In PHP you cannot stack querys with a semicolon. However you can nest a query into another with parentheses (commonly called subqueries), e.g.: SELECT * FROM vulnerable_table WHERE id = (SELECT number from other_table) Using this technique (disregarding whether you output your SQL result or not) a keen attacker may extract all data from your database. ...


15

Summary. Yes, the issue is that, in some character encodings (like UTF-8), a single character is represented as multiple bytes. One way that some programmers try prevent SQL injection is to escape all single quotes in untrusted input, before inserting it into their SQL query. However, many standard quote-escaping functions are ignorant of the character ...


14

One easy way would be to use the method youtube and other websites use. This is hashids (http://hashids.org). With this method you can give links like: http://www.example.org/user/fce7db/edit while fce7db would equal to a number e.g.: 12 This has the advantage of performance in contrary to generating another random hash in the database, because you only ...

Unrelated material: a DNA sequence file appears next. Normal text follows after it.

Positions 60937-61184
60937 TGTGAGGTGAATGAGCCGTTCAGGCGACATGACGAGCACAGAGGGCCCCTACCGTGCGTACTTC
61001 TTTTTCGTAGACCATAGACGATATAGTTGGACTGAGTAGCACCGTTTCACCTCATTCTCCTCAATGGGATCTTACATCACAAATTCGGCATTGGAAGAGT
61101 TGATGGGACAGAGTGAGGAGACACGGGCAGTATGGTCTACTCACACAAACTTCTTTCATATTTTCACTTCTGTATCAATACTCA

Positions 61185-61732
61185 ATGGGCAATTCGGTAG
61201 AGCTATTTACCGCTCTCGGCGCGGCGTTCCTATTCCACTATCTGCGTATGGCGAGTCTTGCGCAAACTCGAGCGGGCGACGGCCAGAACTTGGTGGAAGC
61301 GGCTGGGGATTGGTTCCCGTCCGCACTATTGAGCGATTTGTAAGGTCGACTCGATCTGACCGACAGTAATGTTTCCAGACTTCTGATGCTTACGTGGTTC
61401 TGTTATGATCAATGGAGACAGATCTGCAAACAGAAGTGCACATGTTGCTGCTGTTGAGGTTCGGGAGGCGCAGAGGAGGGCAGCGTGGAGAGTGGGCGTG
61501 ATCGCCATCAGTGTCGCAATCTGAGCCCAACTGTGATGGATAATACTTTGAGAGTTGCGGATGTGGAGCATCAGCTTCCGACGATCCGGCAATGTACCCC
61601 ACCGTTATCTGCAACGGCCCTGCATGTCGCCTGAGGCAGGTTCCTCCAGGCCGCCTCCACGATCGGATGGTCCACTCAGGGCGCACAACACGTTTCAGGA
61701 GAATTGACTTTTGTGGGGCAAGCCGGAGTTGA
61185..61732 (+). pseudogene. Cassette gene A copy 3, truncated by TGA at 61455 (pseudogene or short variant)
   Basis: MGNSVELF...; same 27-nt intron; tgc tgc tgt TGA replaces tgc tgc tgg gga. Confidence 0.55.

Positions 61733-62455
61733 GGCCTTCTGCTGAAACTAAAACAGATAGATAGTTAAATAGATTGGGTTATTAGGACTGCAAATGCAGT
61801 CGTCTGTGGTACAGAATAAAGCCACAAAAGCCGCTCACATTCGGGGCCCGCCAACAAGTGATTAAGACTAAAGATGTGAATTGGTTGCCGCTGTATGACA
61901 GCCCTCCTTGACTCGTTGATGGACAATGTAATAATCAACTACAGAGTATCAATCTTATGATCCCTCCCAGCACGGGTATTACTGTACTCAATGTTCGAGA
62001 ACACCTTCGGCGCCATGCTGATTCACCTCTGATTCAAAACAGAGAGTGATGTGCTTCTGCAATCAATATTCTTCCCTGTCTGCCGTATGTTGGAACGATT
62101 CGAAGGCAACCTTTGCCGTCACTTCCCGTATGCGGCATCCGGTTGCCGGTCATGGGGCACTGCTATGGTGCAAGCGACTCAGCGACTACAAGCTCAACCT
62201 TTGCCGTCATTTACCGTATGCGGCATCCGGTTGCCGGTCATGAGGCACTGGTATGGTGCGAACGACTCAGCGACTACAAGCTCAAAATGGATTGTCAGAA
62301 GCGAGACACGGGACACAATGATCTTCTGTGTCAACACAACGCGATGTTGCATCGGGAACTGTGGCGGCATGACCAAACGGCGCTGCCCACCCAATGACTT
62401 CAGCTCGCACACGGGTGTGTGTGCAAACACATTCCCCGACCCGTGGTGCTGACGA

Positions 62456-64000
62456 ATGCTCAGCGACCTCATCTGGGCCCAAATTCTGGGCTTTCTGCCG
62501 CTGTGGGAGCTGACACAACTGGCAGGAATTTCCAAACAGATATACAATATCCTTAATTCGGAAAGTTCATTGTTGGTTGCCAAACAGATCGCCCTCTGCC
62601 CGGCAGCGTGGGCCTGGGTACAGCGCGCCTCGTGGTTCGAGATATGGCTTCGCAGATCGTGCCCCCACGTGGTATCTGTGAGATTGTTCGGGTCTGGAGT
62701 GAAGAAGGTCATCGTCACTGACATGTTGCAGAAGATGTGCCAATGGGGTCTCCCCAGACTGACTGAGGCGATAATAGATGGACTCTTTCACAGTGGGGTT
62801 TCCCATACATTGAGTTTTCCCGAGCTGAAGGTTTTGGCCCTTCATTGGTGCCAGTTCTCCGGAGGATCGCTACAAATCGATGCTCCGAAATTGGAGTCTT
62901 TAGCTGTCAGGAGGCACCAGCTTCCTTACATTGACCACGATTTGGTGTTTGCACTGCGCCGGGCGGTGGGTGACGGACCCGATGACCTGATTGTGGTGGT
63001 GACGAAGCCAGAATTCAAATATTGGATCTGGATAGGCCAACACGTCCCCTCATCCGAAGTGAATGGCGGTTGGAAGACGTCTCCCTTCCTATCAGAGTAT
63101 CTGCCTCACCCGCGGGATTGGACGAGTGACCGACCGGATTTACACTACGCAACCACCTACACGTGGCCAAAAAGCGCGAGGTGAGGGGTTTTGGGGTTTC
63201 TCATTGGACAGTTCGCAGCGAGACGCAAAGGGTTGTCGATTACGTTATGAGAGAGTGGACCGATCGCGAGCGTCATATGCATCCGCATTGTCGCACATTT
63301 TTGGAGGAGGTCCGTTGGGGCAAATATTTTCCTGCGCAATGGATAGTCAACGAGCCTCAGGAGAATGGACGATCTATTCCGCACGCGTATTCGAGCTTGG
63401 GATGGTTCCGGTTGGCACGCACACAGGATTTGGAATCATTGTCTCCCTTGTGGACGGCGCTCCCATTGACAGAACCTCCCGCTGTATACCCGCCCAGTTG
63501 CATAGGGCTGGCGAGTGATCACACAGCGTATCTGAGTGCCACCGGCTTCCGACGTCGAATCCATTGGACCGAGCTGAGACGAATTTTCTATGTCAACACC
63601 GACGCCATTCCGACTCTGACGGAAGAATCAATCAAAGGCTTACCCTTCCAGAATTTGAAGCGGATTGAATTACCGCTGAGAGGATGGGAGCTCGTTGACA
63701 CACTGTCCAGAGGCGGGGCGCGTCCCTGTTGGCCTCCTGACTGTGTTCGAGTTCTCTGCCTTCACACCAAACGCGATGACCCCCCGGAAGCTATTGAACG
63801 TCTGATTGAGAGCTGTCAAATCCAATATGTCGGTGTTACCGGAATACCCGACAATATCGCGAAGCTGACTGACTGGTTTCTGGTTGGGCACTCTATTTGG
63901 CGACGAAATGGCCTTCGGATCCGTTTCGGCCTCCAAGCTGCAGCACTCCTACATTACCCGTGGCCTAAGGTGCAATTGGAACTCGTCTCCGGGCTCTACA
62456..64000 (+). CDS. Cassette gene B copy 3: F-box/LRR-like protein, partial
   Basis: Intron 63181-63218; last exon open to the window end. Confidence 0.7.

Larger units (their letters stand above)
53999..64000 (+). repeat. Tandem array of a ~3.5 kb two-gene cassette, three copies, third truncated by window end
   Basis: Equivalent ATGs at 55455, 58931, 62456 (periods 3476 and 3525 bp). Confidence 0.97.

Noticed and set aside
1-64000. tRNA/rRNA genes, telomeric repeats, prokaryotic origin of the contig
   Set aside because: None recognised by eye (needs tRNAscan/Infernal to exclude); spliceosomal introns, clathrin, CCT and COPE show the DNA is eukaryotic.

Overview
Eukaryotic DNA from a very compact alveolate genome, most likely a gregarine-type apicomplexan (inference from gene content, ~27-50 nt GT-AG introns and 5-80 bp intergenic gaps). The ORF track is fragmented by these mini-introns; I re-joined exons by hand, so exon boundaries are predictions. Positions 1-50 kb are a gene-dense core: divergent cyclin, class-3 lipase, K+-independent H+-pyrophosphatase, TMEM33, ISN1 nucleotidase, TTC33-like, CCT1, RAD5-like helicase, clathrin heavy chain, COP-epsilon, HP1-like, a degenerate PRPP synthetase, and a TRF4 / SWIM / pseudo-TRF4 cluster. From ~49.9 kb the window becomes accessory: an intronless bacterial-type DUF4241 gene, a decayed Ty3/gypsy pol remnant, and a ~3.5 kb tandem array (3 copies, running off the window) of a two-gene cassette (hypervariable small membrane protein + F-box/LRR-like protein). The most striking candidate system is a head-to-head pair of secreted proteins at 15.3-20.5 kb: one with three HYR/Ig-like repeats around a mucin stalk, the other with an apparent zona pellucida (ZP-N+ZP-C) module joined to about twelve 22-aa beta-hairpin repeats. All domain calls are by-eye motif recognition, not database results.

13

Generally hashing and encryption are for two different things. The main distinction in your case is that hashing is one way, and encryption is two-way. That is, you can decrypt the password to get them in plain text, but you cannot "de-hash" something. If your system gets compromised and you are using encryption, the attacker will probably have all the ...


13

You should use prepared statements to prevent SQL injections. Take a look at this question. However, $_SERVER['REMOTE_ADDR'] should be a valid IP address as it comes from the server, as verified by the TCP handshake. See this question for an extended discussion on this.


13